Hare v. Chisman

Annotate this Case

230 Ind. 333 (1951)

101 N.E.2d 268


No. 28,808.

Supreme Court of Indiana.

Filed October 29, 1951.

Rehearing denied December 13, 1951.

*335 Ezra H. Stewart, of Indianapolis, for appellant.

*336 Frank W. Morton and Thomas C. Tumbove, both of Indianapolis, for appellee.


The appellee, Ethel M. Chisman, brought suit against the appellant, George Hare, and the appellee, Walter Hare, to partition certain real estate. George Hare answered in denial under Rule 1-3, and filed a cross-complaint alleging fee simple title in himself by adverse possession, and praying that his title be quieted. The appellee replied in denial and filed an additional paragraph alleging she was a cotenant with the appellant. She later also pleaded the fifteen and twenty year statutes of limitation.

The trial court found that Ethel M. Chisman, Walter Hare and George Hare, as heirs of Alice Myrtle Hare, deceased, were tenants in common, each owning an undivided one-third interest in the real estate; that the real estate was not susceptible of division and that the same should be sold; and found against the appellant, George Hare, on his cross-complaint to quiet title. The only questions properly presented are (1) whether the decision of the court is sustained by sufficient evidence, and (2) whether it is contrary to law.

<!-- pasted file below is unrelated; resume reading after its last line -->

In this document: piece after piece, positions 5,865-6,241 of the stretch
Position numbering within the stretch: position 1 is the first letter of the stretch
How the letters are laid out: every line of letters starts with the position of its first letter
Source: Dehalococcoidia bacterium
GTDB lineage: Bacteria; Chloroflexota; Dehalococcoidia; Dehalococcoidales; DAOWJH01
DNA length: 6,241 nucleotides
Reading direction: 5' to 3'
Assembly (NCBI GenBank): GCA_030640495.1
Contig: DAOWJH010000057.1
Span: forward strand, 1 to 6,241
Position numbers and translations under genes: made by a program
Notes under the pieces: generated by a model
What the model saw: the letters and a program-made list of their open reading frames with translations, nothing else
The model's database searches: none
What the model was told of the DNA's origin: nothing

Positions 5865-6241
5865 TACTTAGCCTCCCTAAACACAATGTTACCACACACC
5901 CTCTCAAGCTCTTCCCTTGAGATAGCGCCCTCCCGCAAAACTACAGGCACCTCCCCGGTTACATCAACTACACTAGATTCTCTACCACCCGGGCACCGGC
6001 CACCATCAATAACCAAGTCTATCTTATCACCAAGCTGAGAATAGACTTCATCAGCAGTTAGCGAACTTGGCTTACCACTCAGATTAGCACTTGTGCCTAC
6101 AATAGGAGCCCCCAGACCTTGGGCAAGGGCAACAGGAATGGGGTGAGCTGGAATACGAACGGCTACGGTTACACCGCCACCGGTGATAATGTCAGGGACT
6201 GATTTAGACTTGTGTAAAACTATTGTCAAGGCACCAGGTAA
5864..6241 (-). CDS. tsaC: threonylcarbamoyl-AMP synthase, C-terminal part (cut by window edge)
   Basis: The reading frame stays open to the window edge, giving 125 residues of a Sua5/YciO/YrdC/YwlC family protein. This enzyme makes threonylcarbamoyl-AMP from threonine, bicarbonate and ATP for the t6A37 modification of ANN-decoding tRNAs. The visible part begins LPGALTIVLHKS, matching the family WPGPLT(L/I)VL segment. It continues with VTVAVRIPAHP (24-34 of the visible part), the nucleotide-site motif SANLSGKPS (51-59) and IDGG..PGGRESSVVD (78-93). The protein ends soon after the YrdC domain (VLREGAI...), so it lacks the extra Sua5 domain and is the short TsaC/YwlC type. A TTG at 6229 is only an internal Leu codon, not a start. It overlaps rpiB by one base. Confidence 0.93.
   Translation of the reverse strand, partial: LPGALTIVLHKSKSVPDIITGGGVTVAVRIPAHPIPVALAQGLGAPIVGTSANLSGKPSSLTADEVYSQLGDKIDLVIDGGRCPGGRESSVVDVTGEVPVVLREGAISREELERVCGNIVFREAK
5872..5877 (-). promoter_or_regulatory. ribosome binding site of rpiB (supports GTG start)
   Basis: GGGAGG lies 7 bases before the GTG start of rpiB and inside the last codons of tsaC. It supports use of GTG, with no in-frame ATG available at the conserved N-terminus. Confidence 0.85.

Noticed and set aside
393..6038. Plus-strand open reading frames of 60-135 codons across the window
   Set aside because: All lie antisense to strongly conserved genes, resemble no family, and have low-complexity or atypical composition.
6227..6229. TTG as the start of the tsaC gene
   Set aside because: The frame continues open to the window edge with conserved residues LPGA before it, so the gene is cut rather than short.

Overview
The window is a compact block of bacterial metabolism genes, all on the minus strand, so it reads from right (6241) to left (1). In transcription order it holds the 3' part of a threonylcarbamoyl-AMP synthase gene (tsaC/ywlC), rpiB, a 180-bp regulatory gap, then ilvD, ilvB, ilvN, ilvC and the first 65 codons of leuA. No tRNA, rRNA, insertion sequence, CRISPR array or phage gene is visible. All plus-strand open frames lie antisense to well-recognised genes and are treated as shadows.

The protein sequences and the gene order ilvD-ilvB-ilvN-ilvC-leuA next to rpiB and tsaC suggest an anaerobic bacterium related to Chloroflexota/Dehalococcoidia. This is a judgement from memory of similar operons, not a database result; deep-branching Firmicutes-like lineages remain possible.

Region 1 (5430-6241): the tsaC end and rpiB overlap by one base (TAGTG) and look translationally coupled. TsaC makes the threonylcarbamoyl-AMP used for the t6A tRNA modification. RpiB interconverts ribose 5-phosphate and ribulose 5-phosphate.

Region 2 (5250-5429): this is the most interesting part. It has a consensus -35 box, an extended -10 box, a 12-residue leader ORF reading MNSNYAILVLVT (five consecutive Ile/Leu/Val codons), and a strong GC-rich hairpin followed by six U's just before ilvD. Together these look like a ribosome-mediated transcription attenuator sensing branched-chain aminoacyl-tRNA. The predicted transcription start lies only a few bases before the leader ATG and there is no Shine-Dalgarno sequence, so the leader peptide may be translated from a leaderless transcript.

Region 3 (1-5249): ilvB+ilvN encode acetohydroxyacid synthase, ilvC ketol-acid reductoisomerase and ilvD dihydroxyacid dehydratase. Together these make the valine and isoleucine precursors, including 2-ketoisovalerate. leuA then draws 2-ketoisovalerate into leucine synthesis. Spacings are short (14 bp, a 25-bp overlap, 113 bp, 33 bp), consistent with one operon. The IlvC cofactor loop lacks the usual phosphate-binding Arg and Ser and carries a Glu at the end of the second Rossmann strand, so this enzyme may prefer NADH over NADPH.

The evidence discloses that in 1904 one Alice Myrtle Willis married the appellant George Hare. The appellee, Ethel Chisman, is the daughter by former marriage of said Alice Myrtle Hare. In 1908 a son, Walter Hare, was born to the marriage. The family lived together and on October 26, 1910, the appellant and Alice Myrtle Hare entered into a written contract for the purchase of the real estate described in the complaint. The property was then unimproved The contract provided for weekly payments of One Dollar until the total price of $350 was paid, in which event a warranty deed was to be given to the purchasers by the sellers. It was recorded on January 6, 1911. Both George and Alice *337 Myrtle Hare were employed, the latter working for four years or longer at a laundry. Alice Myrtle Hare paid the largest part of the money for the property, the appellant informing her that if she built any houses on the premises it would be "on her own hook;" that she would have to pay for it herself; and he washed his hands of it. She assumed full control of the collection of rents and management of the property. On June 19, 1914, the sellers conveyed the property to Alice Myrtle Hare by deed which was recorded on June 22, 1914.

Shortly after the purchase of the lot a three-room house was moved onto the lot, the sum of $200 being borrowed from the parents of Alice Myrtle Hare to accomplish this. The property was later mortgaged for the purpose of building an additional house, the appellant joining in the execution of the mortgage as Alice Myrtle Hare's husband. She died intestate on October 11, 1918, and left as her sole heirs the appellant, George Hare, the appellee Ethel M. Chisman, and the appellee Walter Hare.